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The third level: regions as a frame for state action in the international society

Grant number: 16/07997-9
Support Opportunities:Scholarships abroad - Research Internship - Post-doctor
Effective date (Start): September 01, 2016
Effective date (End): June 30, 2017
Field of knowledge:Humanities - Political Science - International Politics
Principal Investigator:Janina Onuki
Grantee:Vinícius Guilherme Rodrigues Vieira
Supervisor: Christina L. Davis
Host Institution: Instituto de Relações Internacionais (IRI). Universidade de São Paulo (USP). São Paulo , SP, Brazil
Research place: Princeton University, United States  
Associated to the scholarship:14/26455-7 - International regimes and the domestic, regional, and global levels: a multidimensional analysis in the fields of the market and society, BP.PD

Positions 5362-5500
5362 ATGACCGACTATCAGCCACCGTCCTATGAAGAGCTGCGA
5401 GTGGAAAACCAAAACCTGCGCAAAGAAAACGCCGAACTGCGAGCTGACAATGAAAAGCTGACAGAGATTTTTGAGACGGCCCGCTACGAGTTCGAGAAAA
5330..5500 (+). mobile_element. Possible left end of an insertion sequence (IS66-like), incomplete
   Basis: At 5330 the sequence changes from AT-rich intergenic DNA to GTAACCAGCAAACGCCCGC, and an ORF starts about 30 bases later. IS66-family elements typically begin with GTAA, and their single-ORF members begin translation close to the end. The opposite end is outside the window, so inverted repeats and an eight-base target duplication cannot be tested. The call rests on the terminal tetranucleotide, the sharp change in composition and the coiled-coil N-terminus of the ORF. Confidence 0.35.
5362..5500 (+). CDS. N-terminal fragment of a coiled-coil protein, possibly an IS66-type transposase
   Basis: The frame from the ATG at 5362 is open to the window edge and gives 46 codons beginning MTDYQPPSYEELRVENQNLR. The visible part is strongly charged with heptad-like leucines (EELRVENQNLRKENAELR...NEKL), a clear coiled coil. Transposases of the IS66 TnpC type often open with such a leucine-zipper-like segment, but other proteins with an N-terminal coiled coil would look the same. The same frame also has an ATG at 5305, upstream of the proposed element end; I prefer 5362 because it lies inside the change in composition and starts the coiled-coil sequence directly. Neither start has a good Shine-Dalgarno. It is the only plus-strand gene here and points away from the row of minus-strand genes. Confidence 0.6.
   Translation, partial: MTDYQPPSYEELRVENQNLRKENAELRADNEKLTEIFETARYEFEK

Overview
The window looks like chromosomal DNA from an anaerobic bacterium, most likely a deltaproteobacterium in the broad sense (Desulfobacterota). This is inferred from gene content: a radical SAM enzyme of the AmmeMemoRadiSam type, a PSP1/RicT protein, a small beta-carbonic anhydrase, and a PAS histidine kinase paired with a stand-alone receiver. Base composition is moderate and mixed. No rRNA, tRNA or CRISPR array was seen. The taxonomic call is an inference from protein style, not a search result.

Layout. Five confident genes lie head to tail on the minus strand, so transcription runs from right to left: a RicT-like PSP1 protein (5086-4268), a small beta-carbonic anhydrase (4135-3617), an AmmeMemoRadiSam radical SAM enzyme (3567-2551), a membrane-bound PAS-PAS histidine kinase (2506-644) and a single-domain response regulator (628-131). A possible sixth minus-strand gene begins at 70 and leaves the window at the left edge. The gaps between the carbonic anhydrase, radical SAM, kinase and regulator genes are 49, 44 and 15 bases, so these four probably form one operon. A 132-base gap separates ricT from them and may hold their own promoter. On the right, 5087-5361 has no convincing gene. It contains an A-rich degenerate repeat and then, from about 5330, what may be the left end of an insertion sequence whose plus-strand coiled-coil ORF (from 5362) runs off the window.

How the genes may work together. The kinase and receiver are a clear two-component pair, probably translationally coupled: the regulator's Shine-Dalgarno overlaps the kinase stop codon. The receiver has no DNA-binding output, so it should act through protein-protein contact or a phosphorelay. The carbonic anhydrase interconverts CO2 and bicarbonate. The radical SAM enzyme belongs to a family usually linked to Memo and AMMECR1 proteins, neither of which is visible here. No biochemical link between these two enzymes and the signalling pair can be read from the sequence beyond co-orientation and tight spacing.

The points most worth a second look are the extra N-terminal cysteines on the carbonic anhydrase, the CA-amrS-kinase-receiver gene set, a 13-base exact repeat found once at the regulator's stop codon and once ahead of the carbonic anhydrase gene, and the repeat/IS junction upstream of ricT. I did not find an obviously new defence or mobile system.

Following several theoretical traditions in International Relations (IR), regions are crucial in explaining interactions among sovereign states. Nevertheless, all schools of thought in the discipline have ignored the plausible hypothesis that the regional dynamics of power might be at the origin of state behavior at the global level, focusing instead on a binary model of analysis that considers only two levels (domestic and international). Therefore, I suggest that the "third level" (the regional arena of power), often overlooked in Foreign Policy Analysis (FPA) and IR theories, shapes the action of policymakers and non-state actors within the domestic level in what concerns their international interests. In other words, the regional level tends to have precedence over the dynamics of power in the domestic level and the global arena (conceived as being formed by states and regimes beyond the regional level). Following debates in social theory and the IR constructivist school of thought, I contend that those levels can then be conceived as fields, briefly defined as arenas of power. I build a conceptual framework based on the concept of fields to analyze the impact of the "third level" on state action by comparing the experiences of Brazil and India within South America and South Asia respectively. I argue that experiences of regional integration reframed the perceptions of economic interest groups within those two countries in relation to global trade, leading Brazilian and Indian policymakers to adopt different strategies in relation to foreign trade policy. In the 1990s, with the Common Market of the South (MERCOSUR), Brazilian agriculture gained more strength whereas industry became used to protected liberalization, restricted to regional partners, particularly Argentina. In India, in turn, lack of effective regional economic integration through the South Asian Association for Regional Cooperation (SAARC) led farmers to rely on old protectionist models, while manufacturing was forced to adapt itself to extra-regional competition from East Asia in particular. Hence, Brazil pursued agricultural liberalization in the 2000s during the negotiations of the Doha Development Agenda (DDA) of the World Trade Organization (WTO), whereas India remained committed to protection of its subsistence agriculture. (AU)

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